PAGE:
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What Did Judas Betray?

In an indirect but very important way, recognizing what Judas actually betrayed is central to understanding the life and death of Jesus.  It goes to the heart of his messages and explains why he was crucified.  Even so, it is a complicated matter and has not been fully thought out even by many New Testament scholars.

It is commonly supposed, of course, among lay-folk and scholars alike, that Judas indicated to the authorities where Jesus could be found apart from the crowds.   Maybe that’s right, even though I do have some doubts about it.  Even if it is right, there may be more to it than that.  I think the following data are worth bearing in mind, leading to the resolution of the question that I prefer.  (At first these data may not seem relevant: but hang in there for a minute!)

  • Jesus almost certainly did not publicly claim that he was the messiah during his lifetime; more specifically, he never publicly announced that he was the King of the Jews.  In our earliest accounts — esp. Mark — he does *accept* the title messiah in a public setting when asked about it, but only at the very END of his life, at his trial (Mark 14:61-62).  And never is the King of the Jews a term Jesus uses of himself in the Gospels during his public ministry.  That is key.

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But WHY Did Judas Betray Jesus?
If We Did Have the “Original” Gospels, Would That Make Them True?

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Comments

  1. Avatar
    Poohbear  June 1, 2020

    One of the most beautiful of all Messianic “story tellers” was Isaiah. – the child as a sign, the innocent man, despised, rejected, healing the sick, recovering the blind, raising the dead, betrayed for thirty pieces of silver, imprisoned, judged, condemned to a tortuous death – but then raised again and satisfied his sacrifice avails much, and his story is preached to generations not yet born. Written 500 or 600 years before Jesus was born.
    I am not sure why Jesus “had” to be betrayed – but he had to live and die as he did.

    • Avatar
      jpklein  June 7, 2020

      ? Isaiah wrote about events in his time. Later Christian apologists forced historically nonsensical interpretations onto that text like they have wherever else it is convenient to their agendas.

  2. Lev
    Lev  June 1, 2020

    I find it especially interesting that in reconstructions of Q (such as IQP here: http://homes.chass.utoronto.ca/~kloppen/iqpqet.htm) that the very last saying of Jesus is the “twelve thrones”.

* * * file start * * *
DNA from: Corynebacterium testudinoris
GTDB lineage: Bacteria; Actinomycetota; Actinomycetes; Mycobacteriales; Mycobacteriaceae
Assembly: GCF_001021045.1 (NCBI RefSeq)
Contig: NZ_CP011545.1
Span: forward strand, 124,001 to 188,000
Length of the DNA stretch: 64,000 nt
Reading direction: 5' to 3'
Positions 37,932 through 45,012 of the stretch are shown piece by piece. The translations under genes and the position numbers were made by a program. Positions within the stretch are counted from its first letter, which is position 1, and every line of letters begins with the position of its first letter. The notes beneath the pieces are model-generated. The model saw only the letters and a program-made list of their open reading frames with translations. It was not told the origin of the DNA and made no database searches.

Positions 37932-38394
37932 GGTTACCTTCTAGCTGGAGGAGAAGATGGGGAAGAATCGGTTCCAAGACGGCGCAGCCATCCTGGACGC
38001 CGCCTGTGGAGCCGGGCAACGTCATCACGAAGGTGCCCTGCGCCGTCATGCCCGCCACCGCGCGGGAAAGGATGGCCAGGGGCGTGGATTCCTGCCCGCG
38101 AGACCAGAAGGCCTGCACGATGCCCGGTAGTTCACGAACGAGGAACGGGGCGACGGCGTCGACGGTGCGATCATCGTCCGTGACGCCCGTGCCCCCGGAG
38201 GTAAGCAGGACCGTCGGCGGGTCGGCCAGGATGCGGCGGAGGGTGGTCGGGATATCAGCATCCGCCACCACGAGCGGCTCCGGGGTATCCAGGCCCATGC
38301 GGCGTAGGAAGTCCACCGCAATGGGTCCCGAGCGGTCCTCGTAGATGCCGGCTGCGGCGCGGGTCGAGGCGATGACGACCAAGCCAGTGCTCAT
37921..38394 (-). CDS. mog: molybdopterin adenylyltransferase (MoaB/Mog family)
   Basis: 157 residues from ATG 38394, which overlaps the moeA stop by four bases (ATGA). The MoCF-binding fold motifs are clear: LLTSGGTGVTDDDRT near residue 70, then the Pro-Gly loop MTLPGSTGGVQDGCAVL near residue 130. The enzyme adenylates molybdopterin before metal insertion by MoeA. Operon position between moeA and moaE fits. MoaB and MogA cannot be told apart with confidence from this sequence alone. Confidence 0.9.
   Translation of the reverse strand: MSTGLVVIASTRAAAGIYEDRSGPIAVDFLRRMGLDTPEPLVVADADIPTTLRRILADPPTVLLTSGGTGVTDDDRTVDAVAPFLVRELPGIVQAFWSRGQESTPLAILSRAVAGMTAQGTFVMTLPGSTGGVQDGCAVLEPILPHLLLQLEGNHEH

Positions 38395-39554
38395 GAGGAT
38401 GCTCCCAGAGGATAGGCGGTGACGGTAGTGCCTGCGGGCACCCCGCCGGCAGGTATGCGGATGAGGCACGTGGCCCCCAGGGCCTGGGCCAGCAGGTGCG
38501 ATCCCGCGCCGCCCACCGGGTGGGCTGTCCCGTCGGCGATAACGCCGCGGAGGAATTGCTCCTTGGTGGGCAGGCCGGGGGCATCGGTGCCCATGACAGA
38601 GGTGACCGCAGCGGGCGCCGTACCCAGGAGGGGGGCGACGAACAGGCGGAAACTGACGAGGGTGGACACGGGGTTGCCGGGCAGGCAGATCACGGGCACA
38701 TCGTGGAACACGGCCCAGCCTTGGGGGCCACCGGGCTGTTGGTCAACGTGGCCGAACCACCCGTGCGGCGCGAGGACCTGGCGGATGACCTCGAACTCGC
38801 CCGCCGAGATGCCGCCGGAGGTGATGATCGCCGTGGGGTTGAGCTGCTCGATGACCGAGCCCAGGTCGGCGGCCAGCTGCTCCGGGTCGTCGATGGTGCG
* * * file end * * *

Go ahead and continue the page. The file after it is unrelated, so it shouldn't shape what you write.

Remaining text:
It’s as if the author of Q had assembled the sayings in chronological order and it was this final saying that got Jesus arrested.

    • Bart
      Bart  June 2, 2020

      Of course since we don’t have the document we don’t know what else was in it or even the arrangement of the sayings….

  3. Avatar
    AstaKask  June 1, 2020

    The natural question then becomes – why don’t the Gospels say that Judas betrayed the messianic secret?

    • Bart
      Bart  June 2, 2020

      Well for three of them there is no secret. And Mark probably just didn’t know, since the stories about the betrayal were not being told in relation to a messianic secret, since most story tellers were not saying anything about there *being* a secret.

  4. Avatar
    CFSmith  June 1, 2020

    For the Readers Mailbag:
    When do historians apply the criteria of multiple attestation, dissimilarity, embarrassment, etc.? Were these developed specifically for biblical textual criticism, or are they applied more generally? When there is a reference in a scholarly paper, usually only one reliable source is cited, not three for the sake of multiple attestation. Is seems that these criteria are used to interrogate unreliable sources. What makes a source unreliable? Isn’t it a certain kind of unreliability? Dissimilarity and embarrassment won’t help you analyze the testimony of a witness whose memory is simply poor or inaccurate due to a lapse of time. If fundamentalists insist that the Gospels are historically reliable, should they not also argue that this form of textual criticism does not apply?

    • Bart
      Bart  June 2, 2020

      Ah, really important questions. I’ve had a thread dealing with just the issues you’re asking. Just to a word search for “dissimilarity” and “multiple attestation” and you’ll find them.

  5. Avatar
    flshrP  June 1, 2020

    So Judas told the Jewish high priest who told Pilate about the messianic secret. That’s the What.

    Is there any agreement among NT scholars regarding why Judas spilled the beans?
    Is the part of the Last Supper narrative about Jesus’ predicting his betrayal and execution considered authentic (Jesus actually said those words) or is it something that’s made up by whoever wrote the Gospels?